A Troubled Senator Twists in the Wind; A Stirring Plains Comeback; Hacking Away at the iPhone; Facing Up to Troubling Memories; Cover Up Your Underwear or Else
A Troubled Senator Twists in the Wind
At week's end, there was no definitive news on the fate of Sen. Larry Craig, but the sordid drama that enveloped the Idaho Republican seemed destined to end as many do in the nation's capital—with a forced and ungraceful departure from public life.
It was revealed last week that Craig had pleaded guilty to a charge of disorderly conduct in June after being arrested by police looking into sexual activity in a men's room at Minneapolis-St. Paul International Airport. Craig said he regretted the plea and had done nothing wrong, and he denied that he was gay. But his defiant stance in Boise was undercut by release of an embarrassing audio transcript of his initial interview with airport police. Republicans tried to distance themselves from Craig in a blizzard of statements; the Senate GOP leadership also removed Craig from his top committee posts and referred his case to the Ethics Committee.
A Stirring Plains Comeback
'I believe I have an unfair advantage over most of my colleagues right now. My mind works faster than my mouth does." With that quip before a raucous crowd in Sioux Falls, S.D., Democratic Sen. Tim Johnson announced he would run for re-election next year, capping a dramatic comeback from a December brain hemorrhage that threatened his life. The hemorrhage has impaired Johnson's speech, leaving it halting and slurred, and forced him to relearn how to walk. But it hasn't sapped his desire to represent South Dakota, which he said "has never been stronger." The speech was his first since the hemorrhage.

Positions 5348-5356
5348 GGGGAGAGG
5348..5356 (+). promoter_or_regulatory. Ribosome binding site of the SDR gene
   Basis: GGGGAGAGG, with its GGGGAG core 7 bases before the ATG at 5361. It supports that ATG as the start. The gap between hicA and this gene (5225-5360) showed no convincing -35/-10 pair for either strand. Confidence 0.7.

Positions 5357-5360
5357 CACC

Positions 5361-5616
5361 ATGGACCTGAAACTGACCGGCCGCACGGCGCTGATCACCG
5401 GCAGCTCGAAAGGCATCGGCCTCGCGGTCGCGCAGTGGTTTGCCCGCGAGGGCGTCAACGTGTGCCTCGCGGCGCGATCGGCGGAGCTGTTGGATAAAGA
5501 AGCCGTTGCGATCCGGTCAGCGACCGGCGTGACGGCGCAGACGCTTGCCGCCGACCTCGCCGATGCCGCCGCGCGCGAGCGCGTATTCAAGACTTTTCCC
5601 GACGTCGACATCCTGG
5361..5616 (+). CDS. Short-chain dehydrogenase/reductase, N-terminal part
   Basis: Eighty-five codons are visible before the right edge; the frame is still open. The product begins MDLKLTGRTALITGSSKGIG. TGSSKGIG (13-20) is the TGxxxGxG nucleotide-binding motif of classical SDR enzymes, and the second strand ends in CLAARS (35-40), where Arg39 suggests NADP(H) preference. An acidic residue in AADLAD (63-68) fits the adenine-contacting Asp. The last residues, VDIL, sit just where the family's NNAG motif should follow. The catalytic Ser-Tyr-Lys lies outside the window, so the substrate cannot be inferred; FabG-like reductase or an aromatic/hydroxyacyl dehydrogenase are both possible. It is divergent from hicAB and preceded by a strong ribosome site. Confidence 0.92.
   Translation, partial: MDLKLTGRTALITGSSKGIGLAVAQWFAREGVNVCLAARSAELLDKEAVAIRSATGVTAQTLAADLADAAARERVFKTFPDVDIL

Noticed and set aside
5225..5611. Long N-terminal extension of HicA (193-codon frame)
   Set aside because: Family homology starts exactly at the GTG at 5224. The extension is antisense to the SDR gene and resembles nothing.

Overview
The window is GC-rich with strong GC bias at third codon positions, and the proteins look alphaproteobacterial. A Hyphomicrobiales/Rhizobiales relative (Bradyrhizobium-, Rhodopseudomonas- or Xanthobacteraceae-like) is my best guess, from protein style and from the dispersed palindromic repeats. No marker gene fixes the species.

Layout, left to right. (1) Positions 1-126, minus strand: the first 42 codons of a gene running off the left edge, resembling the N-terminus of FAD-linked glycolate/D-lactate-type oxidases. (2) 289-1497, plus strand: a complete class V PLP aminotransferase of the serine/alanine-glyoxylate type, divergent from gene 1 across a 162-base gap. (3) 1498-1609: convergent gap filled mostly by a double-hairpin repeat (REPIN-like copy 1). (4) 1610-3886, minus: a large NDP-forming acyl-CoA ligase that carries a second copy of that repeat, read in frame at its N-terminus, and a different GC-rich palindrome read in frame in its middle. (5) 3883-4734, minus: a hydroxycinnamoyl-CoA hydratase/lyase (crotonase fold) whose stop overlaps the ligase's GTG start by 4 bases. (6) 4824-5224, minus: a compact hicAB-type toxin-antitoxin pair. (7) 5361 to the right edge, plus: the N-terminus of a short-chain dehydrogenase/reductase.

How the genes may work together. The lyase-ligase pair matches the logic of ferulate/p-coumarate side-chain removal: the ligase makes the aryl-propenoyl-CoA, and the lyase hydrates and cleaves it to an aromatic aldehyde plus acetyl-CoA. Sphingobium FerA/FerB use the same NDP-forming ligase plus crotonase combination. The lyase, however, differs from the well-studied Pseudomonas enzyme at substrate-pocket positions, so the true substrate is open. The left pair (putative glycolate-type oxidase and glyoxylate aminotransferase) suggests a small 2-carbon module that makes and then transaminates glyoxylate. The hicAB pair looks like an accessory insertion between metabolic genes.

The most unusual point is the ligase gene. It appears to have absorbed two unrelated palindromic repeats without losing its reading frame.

Johnson's ailment doesn't mean Republican foes will give him a pass. Johnson is a top GOP target after winning in 2002 by a scant 524 votes. While he was hospitalized, Democratic colleagues took his fundraising duties on themselves, bringing in $1.3 million for his presumed re-election bid. Experts expect Johnson's speech to improve. Like many politicians, his mouth may be working faster than his mind before he knows it.
Hacking Away at the iPhone
With a soldering gun, software, and several cases of Red Bull energy drink, George Hotz, 17, from Glen Rock, N.J., became the first to unlock the Apple iPhone, enabling it for use on wireless networks other than AT&T.
Only the most advanced techies will be able to duplicate Hotz's arduous hack, so AT&T will retain its hold on the Apple superphone for now. But random hackers say they're on the verge of releasing unlocking software—which would allow iPhone use on other networks without actually disassembling the device. Legal analysts say unlocking individual phones is probably OK, but those looking to profit may land themselves in murky legal waters.
Meanwhile, the 500 hours Hotz spent hunched over a $499 phone has paid off. After a stalled eBay effort, the Rochester Institute of Technology freshman traded the phone with a Louisville, Ky., cellphone repair shop owner for a consulting job, three 8-gigabyte iPhones, and a "sweet" Nissan 350Z. He also gets geeky notoriety for years to come.